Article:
A front-end ratio is also known as the housing ratio. This ratio is calculated by dividing your projected monthly mortgage payments by your gross monthly income (your income before taxes). Your projected mortgage payment will include the costs of the principal, taxes, insurance, and interest payments, collectively known as PITI.
You earn $60,000, which is $5,000 per month
Your PITI comes to $1,450 per month
$1,450 / $5,000 = 0.29, or a front-end ratio of 29%
Your lender will set the terms, or the limits, for conventional loans. Depending on the lender, expect a limit of 28% for the front-end ratio. Federal Housing Administration (FHA) loans allow for a maximum front-end ratio of 31% as of 2018.
The back-end ratio accounts for all of your debt payments in comparison to your income. Your lender will calculate this ratio by adding your monthly debt payments and then dividing that number by your gross monthly income. These debt payments include the PITI on your mortgage, child support, car payments, credit card minimum payments, AND your student loans.
Here’s an example:
You still earn $60,000, or $5,000 per month
Your PITI is still $1,450 per month
You have a credit card balance with a $75 per month minimum payment
You have a student loan with a $225 per month minimum payment
You have a car payment of $200 per month
Let’s determine your back-end ratio:
Your monthly debt payments come to $1,950
$1,950/$5,000 = 0.39, or 39%
Here’s the gotcha: Most conventional lenders prefer to see a back-end ratio under 36%. Without the student loan debt, this back-end ratio would have been 34.5%. If you take out an FHA loan, the highest back-end ratio you can hold is 43%. This example illustrates how a student loan can interfere with your ability to qualify for a conventional mortgage.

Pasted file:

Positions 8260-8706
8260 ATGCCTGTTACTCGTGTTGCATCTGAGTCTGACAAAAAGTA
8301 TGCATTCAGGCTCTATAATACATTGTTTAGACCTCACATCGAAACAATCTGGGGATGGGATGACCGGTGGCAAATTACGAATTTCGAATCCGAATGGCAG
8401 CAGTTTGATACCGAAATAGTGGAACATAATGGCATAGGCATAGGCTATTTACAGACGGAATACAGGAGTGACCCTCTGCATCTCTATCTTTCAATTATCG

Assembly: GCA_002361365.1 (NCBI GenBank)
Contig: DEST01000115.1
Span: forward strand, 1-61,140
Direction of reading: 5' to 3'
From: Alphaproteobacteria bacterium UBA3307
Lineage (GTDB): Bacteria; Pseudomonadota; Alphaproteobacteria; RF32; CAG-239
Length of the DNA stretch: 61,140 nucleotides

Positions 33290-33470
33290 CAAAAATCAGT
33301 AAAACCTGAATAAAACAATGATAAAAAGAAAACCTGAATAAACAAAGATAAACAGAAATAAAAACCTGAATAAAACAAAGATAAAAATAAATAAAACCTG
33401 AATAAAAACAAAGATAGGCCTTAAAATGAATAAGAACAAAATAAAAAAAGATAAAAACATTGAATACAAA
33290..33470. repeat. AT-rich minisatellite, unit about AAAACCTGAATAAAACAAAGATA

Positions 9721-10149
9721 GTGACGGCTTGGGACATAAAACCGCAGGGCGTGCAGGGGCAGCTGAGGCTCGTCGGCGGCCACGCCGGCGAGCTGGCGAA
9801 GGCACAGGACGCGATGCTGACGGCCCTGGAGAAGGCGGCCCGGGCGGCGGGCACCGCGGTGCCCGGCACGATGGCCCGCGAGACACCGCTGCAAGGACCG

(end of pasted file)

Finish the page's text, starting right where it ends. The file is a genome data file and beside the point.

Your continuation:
Mortgages and the Income-Based Repayment Plan (IBR Plan)
Getting started out of college is hard. Rent, car payments, and just general living expenses can make just getting by difficult. To help, many opt for an Income-based Repayment Plan. Getting a mortgage while on any type of income-based repayment plan is a challenge and can be impossible for some. The reason is that Fannie Mae and Freddie Mac, the two largest mortgage insurance companies (they pretty much set the rules for “conforming” loans), have created rules for evaluating borrowers under income-driven repayment plans.
Fannie Mae’s guidelines state that a lender must use one of the following to calculate the debt payment for the student loan for the debt-to-income ratio:
- The payment amount listed on the credit report, not the amount due (even if it’s an income driven repayment plan like IBR)
- 1% of the outstanding balance (which is almost always higher than the IBR payments)
- The actual Standard plan repayment amount reported on the credit report (this is the most common method lenders choose because it’s the easiest). Remember, your credit report will always show your standard 10-year amount for “Amount Due”, not the amount you actually pay